Beloved ‘Mr Chips’ of Kingswood

Talk of the Town - - News - BOB FORD

MOST of the Eastern Cape’s older tra­di­tional schools have had a “Mr Chips” on their staff at some time or an­other. But none more so than Kingswood Col­lege’s Tommy Hartzen­berg, who be­came a leg­end in the 40 years he spent at the fa­mous school in Gra­ham­stown.

Born and bred in the small Ka­roo town of Nieu-Bethesda, lit­tle did Hartzen­berg know that he would grow up to be­come a well-known and re­spected fig­ure at the school and, in fact, the com­mu­nity he would go on to serve in his later life.

He had an in­ter­est­ing start to his ed­u­ca­tional life when he started school in Nieu-Bethesda, which served the sur­round­ing farm­ing com­mu­nity. In those days, par­ents could choose to have their chil­dren taught in ei­ther English or Afrikaans.

His fa­ther was de­ter­mined that his son would be bilin­gual and in­sisted he be taught in English. As a re­sult, Hartzen­berg was the only pupil out of 150 who was taught in this lan­guage.

Af­ter four years, he was sent to Muir Col­lege, in Uiten­hage where he com­pleted his school­ing eight years later.

Like most coun­try boys, he soon made his mark in his new school and ended up play­ing first-team cricket, rugby and ten­nis. He was also an of­fi­cer in the cadet corps and was head pre­fect in the hos­tel.

Af­ter ma­tric­u­lat­ing in 1948, his head­mas­ter and fa­ther de­cided that Hartzen­berg should be­come a school teacher. And so it was that he en­rolled at Rhodes Univer­sity to study for a BA de­gree ma­jor­ing in English and his­tory.

It was dur­ing these years, that his real sport­ing love was ten­nis and he ob­vi­ously had a nat­u­ral tal­ent for this. He rep­re­sented the univer­sity through­out his four-year stay there and went on to be cho­sen for the SA uni­ver­si­ties team in his last year.

His pref­er­ence was dou­bles and he and his part­ner, Brian Rooke, went on to win many tour­na­ments in the sur­round­ing area. He also went on to rep­re­sent Eastern Prov­ince from 1952 to 1961, but per­haps his most mem­o­rable achieve­ment was when he was in­vited to play in an ex­hi­bi­tion match against Jaro Slav Brovny, of the Czech Repub­lic, who went on to win the Wim­ble­don men’s ti­tle that year.

Hartzen­berg’s as­so­ci­a­tion with Kingswood started in 1952 when the then head­mas­ter of the ju­nior school, Jack Slater, in­vited him to be­come the school’s first “stooge”. This suited him perfectly as he had free board and lodg­ing in ex­change for nor­mal hos­tel du­ties. It also meant he was able to com­plete his stud­ies at the same time at univer­sity.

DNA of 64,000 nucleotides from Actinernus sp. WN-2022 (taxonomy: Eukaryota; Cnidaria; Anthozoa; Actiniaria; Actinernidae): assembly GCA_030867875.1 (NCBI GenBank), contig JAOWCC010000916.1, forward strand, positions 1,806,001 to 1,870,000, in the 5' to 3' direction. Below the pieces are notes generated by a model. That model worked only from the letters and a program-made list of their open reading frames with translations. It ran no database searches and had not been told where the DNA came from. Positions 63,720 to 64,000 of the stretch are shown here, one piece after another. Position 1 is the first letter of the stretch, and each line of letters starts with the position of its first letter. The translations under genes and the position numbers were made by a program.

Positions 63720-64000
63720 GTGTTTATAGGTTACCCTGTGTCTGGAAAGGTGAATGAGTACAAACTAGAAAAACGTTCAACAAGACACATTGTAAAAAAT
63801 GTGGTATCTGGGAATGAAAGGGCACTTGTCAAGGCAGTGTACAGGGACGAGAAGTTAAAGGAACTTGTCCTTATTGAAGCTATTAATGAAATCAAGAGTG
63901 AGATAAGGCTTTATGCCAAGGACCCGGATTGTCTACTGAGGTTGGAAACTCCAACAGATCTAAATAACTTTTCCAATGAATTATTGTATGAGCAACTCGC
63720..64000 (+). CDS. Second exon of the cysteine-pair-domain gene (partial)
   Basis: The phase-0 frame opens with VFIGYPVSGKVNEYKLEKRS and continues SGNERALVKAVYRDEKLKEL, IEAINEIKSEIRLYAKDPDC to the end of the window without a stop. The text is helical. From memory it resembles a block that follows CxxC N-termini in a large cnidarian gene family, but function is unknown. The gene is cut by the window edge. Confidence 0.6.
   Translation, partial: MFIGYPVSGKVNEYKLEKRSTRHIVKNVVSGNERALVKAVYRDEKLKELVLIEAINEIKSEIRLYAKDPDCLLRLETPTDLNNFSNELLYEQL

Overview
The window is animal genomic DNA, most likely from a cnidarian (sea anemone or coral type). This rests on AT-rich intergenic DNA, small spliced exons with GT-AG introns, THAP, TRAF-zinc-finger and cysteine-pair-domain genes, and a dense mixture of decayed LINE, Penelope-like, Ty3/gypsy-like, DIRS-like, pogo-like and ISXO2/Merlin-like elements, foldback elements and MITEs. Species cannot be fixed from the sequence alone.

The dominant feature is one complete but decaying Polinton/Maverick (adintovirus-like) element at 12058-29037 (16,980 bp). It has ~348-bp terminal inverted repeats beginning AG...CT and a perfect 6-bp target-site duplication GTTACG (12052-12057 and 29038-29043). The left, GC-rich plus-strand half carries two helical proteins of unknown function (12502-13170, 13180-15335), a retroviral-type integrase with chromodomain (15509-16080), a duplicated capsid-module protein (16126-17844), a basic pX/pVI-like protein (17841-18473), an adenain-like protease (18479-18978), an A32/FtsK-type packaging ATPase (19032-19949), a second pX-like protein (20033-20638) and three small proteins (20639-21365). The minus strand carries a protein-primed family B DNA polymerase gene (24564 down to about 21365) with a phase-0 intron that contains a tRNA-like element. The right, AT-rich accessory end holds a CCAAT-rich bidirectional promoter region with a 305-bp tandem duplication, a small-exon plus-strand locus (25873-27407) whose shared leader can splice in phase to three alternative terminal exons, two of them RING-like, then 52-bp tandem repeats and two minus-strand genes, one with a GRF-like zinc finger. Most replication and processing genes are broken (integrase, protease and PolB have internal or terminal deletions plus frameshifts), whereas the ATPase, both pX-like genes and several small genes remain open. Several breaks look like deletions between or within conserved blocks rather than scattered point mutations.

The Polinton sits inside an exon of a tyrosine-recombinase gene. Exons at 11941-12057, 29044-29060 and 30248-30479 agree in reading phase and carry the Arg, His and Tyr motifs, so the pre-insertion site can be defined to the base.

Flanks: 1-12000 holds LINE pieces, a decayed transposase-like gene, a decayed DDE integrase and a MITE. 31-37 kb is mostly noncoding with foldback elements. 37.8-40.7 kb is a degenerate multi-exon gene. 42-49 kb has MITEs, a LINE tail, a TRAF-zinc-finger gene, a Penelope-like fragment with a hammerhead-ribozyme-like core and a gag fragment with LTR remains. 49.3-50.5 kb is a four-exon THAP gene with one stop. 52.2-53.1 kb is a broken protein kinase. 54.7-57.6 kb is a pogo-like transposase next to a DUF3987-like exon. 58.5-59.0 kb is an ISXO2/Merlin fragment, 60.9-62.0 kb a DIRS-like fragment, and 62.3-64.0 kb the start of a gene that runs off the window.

The fol­low­ing year he was of­fered a teach­ing post with a start­ing salary of the equiv­a­lent of R88 at the se­nior school, which he ac­cepted with the in­ten­tion that he could move on af­ter a few years.

“But ev­ery­one, other teach­ers, par­ents and pupils, were so pleas­ant and friendly that be­fore long I lost all thoughts of mov­ing on,” he said.

In 1954, Hartzen­berg mar­ried his wife, Kay, who was a fel­low stu­dent at Rhodes Univer­sity. She also went on to play a ma­jor role at Kingswood when she ran the book room, li­brary, the cloth­ing ex­change and was the chapel’s flower sec­re­tary for more than 20 years.

In 1961, Hartzen­berg was of­fered the po­si­tion of house mas­ter of one of the hos­tels, Jag­ger House, and the fol­low­ing years were to be­come his most sat­is­fy­ing dur­ing all the years at the school.

The school then ac­quired the ground on which the City Lords sports com­plex was sit­u­ated and the Hartzen­bergs were pre­sented with their next chal­lenge – to form an Old Boys’ Club.

And so it was that the now well-known Wyvern Club was started. From mod­est be­gin­nings this has grown over the years into the mag­nif­i­cent fa­cil­ity it is to­day.

Hartzen­berg was sec­re­tary of the Old Kingswood­ian Club for more than 20 years and was in con­tact with more than 2,500 old pupils through­out South Africa and overseas.

Af­ter serv­ing un­der nine head­mas­ters, he fi­nally re­tired in 1992.

The cou­ple’s el­dest son, Neil, has con­tin­ued the fam­ily tra­di­tion at Kingswood, where he has taught for the last 18 years.

Af­ter re­tir­ing, they moved to Port Al­fred and fi­nally set­tled in Da­mant Lodge some 12 years ago. This re­mark­able cou­ple im­me­di­ately be­came in­volved in the lo­cal com­mu­nity and have served on many com­mit­tees.

Hartzen­berg served as chair­man of the Da­mant Lodge com­mit­tee, chair­man of the PA Benev­o­lent So­ci­ety for 15 years, the Kowie Mu­seum’s board of trus­tees for 10 years, pres­i­dent of Probus for a year and on the com­mit­tee for eight and chair­man of Hospice for five years.

Not to be out­done, his wife served on the com­mit­tee of the Good­will Cen­tre for six years and was trea­surer of the lo­cal Methodist Church for eight years.

The cou­ple have four chil­dren, 10 grand­chil­dren and two great-grand­chil­dren.

Pic­ture: BOB FORD

TEACH­ING LEG­END: Tommy Hartzen­berg, who spent his en­tire work­ing ca­reer of 40 years at the fa­mous Kingswood Col­lege in Gra­ham­stown, with his wife, Kay. Now re­tired to Da­mant Lodge in Port Al­fred, the cou­ple also played a huge role serv­ing many...

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